IV.4. Performance Mentoring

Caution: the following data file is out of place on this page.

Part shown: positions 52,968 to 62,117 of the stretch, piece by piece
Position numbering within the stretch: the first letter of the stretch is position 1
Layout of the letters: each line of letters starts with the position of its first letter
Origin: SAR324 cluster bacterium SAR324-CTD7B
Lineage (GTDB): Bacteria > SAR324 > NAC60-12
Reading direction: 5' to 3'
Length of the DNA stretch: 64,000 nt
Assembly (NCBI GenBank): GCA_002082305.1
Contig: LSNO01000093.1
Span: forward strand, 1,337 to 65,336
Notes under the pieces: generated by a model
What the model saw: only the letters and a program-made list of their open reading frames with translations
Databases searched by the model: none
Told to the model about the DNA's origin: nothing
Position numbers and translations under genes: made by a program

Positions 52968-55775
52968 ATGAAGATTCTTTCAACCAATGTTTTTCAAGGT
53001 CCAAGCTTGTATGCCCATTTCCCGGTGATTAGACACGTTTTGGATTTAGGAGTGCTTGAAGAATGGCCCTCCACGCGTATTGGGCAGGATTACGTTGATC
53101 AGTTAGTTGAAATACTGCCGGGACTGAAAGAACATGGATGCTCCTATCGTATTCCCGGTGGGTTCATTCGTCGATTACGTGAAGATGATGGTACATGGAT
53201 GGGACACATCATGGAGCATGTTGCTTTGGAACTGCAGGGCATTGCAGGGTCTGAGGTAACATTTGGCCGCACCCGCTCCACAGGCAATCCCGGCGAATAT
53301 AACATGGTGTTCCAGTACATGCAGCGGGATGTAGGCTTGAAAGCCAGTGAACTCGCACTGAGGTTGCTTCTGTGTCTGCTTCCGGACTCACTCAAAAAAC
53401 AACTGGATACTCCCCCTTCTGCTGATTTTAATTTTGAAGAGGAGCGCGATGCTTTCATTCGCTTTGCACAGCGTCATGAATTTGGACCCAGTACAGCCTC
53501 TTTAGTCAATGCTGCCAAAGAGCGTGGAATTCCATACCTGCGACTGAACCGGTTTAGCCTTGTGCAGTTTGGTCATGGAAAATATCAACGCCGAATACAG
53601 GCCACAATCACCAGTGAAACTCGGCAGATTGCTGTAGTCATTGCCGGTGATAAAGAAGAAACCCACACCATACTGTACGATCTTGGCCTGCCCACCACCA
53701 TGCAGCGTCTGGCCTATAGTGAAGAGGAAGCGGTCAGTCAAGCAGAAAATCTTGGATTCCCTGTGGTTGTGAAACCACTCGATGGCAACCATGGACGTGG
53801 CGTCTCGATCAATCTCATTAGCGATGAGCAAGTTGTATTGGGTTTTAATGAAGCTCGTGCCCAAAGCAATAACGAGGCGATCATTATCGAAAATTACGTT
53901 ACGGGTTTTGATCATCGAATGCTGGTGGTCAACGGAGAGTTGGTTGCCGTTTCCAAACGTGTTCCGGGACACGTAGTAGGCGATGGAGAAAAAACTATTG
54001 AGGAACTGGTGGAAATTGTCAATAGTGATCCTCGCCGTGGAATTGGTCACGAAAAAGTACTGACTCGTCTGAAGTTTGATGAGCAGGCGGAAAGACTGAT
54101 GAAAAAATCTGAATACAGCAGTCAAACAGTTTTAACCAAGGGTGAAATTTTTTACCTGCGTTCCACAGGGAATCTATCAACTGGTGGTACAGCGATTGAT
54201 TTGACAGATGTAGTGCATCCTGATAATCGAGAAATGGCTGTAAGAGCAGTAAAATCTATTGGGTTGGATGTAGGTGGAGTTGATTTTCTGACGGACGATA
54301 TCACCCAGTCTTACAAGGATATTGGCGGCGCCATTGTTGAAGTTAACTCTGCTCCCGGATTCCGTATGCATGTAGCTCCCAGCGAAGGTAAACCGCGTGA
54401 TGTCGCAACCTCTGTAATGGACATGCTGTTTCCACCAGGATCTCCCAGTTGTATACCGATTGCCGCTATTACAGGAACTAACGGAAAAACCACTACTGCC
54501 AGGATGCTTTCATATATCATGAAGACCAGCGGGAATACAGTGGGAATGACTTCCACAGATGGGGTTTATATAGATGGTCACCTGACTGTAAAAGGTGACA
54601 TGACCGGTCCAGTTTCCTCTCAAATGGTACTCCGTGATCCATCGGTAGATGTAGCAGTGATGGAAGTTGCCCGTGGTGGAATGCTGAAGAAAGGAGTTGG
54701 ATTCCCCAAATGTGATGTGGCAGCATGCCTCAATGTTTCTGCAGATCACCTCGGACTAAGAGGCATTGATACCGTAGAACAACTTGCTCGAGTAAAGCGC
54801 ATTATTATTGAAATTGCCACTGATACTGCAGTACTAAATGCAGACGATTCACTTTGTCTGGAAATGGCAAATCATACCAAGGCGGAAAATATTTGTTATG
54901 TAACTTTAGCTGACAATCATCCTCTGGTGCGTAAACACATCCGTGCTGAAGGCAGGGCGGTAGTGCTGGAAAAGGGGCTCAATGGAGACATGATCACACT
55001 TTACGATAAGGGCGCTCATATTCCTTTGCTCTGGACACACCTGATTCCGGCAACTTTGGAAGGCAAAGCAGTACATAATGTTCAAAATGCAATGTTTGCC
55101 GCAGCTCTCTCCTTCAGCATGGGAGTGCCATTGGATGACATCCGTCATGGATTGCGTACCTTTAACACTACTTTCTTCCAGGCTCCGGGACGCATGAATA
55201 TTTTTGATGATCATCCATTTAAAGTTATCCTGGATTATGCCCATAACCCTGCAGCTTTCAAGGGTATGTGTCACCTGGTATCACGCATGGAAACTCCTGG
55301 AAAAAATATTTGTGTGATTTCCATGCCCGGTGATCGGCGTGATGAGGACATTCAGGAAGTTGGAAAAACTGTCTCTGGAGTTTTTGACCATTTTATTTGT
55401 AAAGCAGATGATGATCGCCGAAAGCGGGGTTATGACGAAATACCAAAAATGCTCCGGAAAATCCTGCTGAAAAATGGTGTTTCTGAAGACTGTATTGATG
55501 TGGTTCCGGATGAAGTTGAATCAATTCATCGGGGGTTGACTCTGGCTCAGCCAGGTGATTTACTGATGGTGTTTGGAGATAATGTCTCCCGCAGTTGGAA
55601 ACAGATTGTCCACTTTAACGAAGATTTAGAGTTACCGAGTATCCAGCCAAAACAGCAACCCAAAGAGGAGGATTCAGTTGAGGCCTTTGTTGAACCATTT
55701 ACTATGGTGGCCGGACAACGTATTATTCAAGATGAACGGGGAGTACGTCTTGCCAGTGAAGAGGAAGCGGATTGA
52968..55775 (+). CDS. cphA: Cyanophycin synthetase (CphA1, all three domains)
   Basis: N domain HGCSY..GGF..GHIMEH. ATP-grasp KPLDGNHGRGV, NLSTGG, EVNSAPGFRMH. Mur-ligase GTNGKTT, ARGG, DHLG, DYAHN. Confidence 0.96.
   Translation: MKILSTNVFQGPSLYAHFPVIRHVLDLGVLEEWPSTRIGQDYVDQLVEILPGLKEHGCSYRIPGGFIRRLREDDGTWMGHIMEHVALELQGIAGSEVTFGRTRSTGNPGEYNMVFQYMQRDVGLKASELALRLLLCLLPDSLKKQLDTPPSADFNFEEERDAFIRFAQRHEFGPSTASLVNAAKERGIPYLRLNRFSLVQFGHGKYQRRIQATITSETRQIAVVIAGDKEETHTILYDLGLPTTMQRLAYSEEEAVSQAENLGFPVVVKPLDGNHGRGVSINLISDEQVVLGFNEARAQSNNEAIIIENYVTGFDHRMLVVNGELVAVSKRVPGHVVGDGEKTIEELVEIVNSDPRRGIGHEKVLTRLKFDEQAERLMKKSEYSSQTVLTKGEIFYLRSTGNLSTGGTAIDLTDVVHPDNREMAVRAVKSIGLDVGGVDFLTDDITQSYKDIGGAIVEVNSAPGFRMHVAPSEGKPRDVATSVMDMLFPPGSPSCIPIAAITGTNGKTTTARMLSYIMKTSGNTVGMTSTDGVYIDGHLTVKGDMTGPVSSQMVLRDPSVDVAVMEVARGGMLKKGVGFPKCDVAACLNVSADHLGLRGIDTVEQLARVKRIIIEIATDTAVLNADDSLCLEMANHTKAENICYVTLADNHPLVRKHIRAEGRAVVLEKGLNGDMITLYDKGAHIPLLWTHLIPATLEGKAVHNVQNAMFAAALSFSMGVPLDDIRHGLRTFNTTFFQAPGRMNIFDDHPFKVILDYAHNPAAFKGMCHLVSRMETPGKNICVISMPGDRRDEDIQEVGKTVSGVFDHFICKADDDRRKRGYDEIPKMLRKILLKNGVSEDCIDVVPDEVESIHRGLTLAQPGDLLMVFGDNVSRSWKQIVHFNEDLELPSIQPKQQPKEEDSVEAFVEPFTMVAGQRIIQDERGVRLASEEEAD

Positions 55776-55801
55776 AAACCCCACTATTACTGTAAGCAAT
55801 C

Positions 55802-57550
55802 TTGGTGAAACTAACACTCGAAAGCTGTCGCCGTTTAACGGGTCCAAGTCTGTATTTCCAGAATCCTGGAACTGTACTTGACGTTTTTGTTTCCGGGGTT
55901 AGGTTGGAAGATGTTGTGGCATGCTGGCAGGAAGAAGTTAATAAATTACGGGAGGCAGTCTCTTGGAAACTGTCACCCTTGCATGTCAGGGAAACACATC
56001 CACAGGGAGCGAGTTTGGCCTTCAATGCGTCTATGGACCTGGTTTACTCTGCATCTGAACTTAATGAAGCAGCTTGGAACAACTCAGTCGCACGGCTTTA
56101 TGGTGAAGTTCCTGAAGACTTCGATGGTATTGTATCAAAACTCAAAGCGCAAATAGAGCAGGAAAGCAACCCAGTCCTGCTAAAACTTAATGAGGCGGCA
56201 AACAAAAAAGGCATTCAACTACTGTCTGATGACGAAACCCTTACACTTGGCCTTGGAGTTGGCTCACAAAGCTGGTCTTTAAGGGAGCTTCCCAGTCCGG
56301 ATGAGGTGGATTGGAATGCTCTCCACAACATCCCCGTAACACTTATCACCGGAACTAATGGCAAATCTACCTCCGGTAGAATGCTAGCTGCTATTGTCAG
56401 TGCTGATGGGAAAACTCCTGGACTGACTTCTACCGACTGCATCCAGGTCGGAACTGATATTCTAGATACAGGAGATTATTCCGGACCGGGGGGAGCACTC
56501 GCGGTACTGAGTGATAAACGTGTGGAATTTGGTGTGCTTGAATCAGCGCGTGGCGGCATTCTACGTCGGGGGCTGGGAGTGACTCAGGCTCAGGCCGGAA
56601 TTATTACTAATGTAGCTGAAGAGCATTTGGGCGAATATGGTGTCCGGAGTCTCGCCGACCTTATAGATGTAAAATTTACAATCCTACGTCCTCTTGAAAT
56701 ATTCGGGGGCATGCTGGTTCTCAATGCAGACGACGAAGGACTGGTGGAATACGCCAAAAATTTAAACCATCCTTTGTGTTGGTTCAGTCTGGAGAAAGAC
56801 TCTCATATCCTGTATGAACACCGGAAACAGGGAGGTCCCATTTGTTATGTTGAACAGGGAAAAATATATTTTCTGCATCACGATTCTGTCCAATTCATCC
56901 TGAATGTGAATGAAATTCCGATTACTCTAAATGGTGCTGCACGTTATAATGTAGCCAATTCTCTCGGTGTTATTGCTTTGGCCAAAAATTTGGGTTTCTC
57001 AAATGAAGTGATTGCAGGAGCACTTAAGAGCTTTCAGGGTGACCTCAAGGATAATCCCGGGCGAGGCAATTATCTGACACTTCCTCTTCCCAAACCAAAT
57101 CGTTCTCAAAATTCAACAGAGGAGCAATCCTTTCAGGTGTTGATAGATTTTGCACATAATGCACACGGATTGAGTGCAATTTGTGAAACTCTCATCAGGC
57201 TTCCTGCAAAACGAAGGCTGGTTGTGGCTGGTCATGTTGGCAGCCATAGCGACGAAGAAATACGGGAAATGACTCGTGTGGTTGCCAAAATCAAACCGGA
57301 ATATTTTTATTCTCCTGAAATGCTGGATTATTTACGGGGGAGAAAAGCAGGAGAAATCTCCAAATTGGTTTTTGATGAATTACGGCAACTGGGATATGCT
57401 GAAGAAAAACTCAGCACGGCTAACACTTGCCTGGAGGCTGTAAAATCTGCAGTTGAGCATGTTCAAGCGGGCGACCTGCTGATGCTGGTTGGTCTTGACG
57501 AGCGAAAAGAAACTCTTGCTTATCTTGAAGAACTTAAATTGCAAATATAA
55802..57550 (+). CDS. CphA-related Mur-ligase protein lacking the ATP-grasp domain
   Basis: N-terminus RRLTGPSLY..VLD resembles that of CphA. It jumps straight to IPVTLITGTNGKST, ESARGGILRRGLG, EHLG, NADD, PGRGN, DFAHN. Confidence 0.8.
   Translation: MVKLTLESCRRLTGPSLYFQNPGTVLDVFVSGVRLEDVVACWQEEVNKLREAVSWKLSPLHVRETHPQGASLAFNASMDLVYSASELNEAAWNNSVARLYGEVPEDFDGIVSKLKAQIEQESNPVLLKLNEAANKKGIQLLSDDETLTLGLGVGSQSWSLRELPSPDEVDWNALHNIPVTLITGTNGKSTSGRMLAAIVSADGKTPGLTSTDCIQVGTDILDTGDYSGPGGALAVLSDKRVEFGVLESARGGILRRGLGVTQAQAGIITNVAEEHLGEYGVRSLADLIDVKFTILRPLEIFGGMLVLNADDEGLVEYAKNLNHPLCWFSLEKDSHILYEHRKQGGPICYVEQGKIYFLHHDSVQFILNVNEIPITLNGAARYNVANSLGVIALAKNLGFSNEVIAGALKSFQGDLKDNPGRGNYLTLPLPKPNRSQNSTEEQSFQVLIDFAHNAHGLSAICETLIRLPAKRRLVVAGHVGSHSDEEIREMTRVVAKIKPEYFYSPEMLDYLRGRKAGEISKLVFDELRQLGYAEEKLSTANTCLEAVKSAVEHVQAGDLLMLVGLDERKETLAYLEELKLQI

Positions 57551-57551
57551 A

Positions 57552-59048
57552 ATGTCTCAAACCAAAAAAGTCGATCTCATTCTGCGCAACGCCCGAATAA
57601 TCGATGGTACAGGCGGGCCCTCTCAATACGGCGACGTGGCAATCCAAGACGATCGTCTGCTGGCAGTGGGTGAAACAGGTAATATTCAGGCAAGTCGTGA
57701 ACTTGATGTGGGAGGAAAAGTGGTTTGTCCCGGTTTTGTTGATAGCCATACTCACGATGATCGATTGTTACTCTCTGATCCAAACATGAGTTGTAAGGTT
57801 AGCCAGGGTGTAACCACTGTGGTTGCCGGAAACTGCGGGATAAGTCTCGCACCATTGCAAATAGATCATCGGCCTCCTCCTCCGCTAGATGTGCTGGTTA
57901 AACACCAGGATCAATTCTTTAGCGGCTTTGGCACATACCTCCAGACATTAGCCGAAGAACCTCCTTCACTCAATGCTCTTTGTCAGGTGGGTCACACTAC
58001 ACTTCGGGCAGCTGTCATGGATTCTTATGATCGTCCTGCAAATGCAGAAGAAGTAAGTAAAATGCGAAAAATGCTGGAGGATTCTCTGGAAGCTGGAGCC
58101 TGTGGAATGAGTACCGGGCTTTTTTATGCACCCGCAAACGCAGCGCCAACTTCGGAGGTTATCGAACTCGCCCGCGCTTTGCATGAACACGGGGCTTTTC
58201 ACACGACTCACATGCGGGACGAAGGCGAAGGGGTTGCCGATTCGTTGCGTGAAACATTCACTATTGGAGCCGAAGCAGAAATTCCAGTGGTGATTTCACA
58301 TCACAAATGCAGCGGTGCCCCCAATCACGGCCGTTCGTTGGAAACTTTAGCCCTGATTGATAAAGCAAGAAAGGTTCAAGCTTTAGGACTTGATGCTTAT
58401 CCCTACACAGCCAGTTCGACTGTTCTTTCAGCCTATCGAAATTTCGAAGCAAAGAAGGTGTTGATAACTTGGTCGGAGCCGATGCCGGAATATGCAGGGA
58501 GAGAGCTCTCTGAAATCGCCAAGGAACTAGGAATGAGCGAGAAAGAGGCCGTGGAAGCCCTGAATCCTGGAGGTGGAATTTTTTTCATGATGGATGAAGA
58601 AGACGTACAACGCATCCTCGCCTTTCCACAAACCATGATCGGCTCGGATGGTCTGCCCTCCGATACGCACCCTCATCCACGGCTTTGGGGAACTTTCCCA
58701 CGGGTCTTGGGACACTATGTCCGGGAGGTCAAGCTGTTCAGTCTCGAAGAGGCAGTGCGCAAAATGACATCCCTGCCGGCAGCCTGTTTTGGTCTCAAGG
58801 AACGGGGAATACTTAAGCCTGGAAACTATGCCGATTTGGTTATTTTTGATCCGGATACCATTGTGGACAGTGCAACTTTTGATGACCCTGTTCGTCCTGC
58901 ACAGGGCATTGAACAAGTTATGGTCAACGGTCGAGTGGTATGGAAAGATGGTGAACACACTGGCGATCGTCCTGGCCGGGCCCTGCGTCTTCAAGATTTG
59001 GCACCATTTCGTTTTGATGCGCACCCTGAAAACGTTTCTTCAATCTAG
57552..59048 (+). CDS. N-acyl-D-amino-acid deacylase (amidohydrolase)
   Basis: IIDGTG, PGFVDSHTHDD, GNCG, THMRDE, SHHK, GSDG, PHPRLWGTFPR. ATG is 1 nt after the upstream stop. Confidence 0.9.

Once the evaluation is complete, the task often falls to the chair to advise those employees (faculty and staff) whose professional performance fails to meet expectations. The follow-up to a student complaint may also require that the chair engages in some form of performance consultation with a faculty member. Given that few department chairs have formal mentoring training, there can be no small amount of discomfort involved. Whereas many of the chair’s duties are framed by the needs of the department collective, performance mentoring is a person-specific activity that focuses on that individual’s unique areas of expertise, job description, stage of career development, and employment rank and status. It goes without saying that effective mentoring also requires a high degree of confidentiality and sensitivity, without which the chair risks eroding employee trust. Performance mentoring is best done in reference to clear job performance expectations. Recommendations can then be linked to specific and manageable goals for improvement. It is also effective to establish a time frame for further review, coordinated with the task that is under improvement. Whatever the issue, the conversation needs to be focused on the objective performance, not on personality characteristics or subjective interpretations.